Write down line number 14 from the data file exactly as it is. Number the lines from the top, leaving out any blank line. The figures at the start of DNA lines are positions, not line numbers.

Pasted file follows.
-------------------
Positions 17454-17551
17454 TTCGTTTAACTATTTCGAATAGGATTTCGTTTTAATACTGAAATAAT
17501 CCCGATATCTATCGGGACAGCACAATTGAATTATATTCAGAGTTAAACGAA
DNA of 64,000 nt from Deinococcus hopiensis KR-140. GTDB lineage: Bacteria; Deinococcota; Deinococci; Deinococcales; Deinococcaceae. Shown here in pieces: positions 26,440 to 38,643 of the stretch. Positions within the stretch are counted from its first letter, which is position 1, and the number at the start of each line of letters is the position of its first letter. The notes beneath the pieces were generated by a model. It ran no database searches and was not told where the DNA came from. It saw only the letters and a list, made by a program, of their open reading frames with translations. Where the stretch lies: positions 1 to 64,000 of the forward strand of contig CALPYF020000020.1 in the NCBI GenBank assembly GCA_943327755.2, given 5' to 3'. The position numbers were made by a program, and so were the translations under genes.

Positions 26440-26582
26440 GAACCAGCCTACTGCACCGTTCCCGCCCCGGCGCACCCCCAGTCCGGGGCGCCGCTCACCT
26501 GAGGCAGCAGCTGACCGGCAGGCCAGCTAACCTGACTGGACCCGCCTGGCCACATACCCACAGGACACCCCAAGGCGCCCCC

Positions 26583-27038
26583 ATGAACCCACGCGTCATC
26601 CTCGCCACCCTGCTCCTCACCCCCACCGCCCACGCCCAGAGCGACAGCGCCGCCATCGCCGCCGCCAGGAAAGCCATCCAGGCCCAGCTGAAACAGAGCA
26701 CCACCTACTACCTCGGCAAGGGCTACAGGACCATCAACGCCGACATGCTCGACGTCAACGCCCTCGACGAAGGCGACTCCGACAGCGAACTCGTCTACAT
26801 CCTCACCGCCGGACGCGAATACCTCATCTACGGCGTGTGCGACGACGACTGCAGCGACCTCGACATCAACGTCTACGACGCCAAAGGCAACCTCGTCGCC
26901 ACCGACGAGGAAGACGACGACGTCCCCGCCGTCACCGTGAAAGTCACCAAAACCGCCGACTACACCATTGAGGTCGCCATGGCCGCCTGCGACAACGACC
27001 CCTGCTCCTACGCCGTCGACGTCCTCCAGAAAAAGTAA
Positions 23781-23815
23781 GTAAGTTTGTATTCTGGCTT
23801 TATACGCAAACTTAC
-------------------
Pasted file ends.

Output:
27001 CCTGCTCCTACGCCGTCGACGTCCTCCAGAAAAAGTAA